Dealing with ADHD in the Classroom
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Teaching Students with ADHD

Teaching Students with ADHD | Dealing with ADHD in the Classroom | Scoop.it
Dealing with ADHD in the classroom? These tips for teachers will help you overcome common challenges.
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While much of the information in this article is common knowledge, a few points stand out as being simple and practical ways to address the attention and participation problems of any student, not just those with ADD or ADHD. By seating students in front of the teachers desk, it gives them a very physical reminder that they should be paying attention or working diligently, even if the teacher is not sitting at their desk. Additionally, by helping the student create a simplistic organization system, clutter, stress, and frustration at lost or misplaced information or assignments is eliminated. 

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CHADD - Nationally recognized authority on ADHD > Support > Tips and Resources > Terms To Know

CHADD - Nationally recognized authority on ADHD > Support > Tips and Resources > Terms To Know | Dealing with ADHD in the Classroom | Scoop.it
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A few important terms to keep in mind when focusing on students with attention related learning challenges. 

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ADHD makes you different, not defective

ADHD makes you different, not defective | Dealing with ADHD in the Classroom | Scoop.it
A few days ago, I received an Instagram message from a young girl who has attention deficit hyperactivity disorder. She was struggling in school and depressed since being diagnosed. She shared her situation knowing I had found a way to live peacefull...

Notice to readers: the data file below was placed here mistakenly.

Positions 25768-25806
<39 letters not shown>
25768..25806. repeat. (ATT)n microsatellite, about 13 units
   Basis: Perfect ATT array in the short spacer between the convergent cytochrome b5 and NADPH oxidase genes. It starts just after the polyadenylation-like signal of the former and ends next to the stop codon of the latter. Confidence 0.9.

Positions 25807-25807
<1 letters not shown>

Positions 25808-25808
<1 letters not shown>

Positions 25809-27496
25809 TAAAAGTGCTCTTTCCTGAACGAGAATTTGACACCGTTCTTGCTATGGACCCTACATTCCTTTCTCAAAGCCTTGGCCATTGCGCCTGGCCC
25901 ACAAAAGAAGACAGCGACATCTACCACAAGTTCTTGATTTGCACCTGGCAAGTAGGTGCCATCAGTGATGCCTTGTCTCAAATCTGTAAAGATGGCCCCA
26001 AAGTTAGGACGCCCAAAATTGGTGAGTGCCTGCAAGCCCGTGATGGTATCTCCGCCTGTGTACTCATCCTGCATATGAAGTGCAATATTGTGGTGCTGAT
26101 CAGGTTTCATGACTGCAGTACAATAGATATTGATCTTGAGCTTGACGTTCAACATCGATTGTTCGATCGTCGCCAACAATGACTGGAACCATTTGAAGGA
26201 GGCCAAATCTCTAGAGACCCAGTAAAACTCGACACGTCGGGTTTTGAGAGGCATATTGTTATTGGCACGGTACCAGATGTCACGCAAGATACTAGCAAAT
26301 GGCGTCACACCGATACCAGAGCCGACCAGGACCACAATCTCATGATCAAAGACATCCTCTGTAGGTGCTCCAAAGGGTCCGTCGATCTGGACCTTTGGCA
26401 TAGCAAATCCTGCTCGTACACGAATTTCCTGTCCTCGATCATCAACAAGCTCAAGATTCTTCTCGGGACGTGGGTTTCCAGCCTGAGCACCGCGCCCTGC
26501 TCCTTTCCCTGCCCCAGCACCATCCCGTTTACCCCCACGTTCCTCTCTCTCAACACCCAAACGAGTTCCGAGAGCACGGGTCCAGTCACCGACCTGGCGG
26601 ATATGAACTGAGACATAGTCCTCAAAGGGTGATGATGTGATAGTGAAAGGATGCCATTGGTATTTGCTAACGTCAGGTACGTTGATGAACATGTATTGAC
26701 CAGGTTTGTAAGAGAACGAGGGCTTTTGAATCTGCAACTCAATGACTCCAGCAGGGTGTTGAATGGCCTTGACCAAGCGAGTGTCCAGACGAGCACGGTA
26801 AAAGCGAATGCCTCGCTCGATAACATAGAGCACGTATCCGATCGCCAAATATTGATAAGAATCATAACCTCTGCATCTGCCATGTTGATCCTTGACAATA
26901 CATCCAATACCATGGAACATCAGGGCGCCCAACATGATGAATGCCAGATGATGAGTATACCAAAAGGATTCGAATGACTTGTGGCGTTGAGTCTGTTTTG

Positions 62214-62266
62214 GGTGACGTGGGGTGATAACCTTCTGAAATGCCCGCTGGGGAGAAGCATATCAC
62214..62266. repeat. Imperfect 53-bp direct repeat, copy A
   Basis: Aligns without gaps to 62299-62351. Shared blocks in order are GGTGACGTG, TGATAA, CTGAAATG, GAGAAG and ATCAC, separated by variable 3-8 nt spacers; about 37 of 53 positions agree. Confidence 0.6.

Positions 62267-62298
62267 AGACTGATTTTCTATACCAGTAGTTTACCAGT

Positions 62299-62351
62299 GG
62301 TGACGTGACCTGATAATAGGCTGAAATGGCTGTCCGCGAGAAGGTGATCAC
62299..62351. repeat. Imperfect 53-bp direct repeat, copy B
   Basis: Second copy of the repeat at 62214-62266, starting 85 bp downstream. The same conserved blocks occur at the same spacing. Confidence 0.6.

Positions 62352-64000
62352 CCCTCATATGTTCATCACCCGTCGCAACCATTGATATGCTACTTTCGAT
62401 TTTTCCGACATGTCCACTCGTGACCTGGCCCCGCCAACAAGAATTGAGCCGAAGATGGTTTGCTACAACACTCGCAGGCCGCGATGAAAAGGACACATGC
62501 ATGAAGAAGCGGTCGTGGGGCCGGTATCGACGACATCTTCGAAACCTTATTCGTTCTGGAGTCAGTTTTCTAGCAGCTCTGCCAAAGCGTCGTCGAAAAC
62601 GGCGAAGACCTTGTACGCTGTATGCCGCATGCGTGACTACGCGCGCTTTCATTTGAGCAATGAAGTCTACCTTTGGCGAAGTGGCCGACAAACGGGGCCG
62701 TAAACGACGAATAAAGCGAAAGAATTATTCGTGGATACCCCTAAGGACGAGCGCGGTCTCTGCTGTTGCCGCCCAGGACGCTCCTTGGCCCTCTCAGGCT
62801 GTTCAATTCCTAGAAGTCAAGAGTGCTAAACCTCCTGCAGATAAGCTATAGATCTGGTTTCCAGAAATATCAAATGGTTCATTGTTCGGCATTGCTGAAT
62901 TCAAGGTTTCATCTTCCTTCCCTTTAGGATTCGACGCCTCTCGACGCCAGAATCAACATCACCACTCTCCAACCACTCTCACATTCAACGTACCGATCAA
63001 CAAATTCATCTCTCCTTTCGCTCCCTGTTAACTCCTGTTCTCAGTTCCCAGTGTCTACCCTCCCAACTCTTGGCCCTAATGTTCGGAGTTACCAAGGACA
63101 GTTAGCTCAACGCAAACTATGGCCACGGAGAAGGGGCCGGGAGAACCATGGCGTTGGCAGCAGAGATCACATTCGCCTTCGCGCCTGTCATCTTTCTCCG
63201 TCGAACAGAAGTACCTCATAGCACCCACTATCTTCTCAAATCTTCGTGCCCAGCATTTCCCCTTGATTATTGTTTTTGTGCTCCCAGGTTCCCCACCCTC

Alex Hursey's insight:

While much of this article is personal narration, one important point made in it is that students with ADD or ADHD need creative or engaging outlets outside of the classroom in order to be successful within it. Sports, theatre, music, clubs - anything that provides a positive outlet for the inevitable frustrations that come with attention issues helps to keep those frustrations out of class time. Students with ADD and ADHD need to be engaged in the classroom as much as any student, and just like any other student, they need something to focus on occasionally besides school work.  

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practically_speaking_adhd_in_the_classroom.pdf

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An interesting point made in this article is that one of the practical ways to handle a student with ADD or ADHD is to try and establish an instantaneous-consequence system for manifestations of disruptive behavioral problems. This is because children with ADD or ADHD have a hard time linking their behavior to its consequences when those consequences are delayed. Waiting for any amount of time (i.e. after-school detention or talking to the student after class) renders the consequence ineffective because the student no longer is able to associate it with their earlier actions. 

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The Classroom Experiment (Ep.1) - YouTube

Part two: http://www.youtube.com/watch?v=1iD6Zadhg4M In this two-part series, theory and practice meet head on as education expert Professor Dylan Wiliam set...
Alex Hursey's insight:

What struck me as one of the most practical ways to improve classroom participation is the idea of doing away with "hands up" questions. It's absolutely true that the students who sit at the front, feel confident, and are habitually engaged in the lesson are the ones that are raising their hands. The ones who struggle and feel less secure will never volunteer answers because they don't want to be wrong. By making participation optional, that is, by asking "who wants to answer and who does not", the students who struggle are allowed to opt out. Applying this to students with ADHD, expecting them to be able to engage on a moments notice by picking a random name to answer questions keeps them engaged. It also helps solidify the notion that even if the student's answer is wrong, the fact that they're attempting to answer is in and of itself a success. 

 

The frustrations the teachers have with the idea of picking a name at random could be worked out with patience and time as teachers break away from the "raise your hands" habit. 

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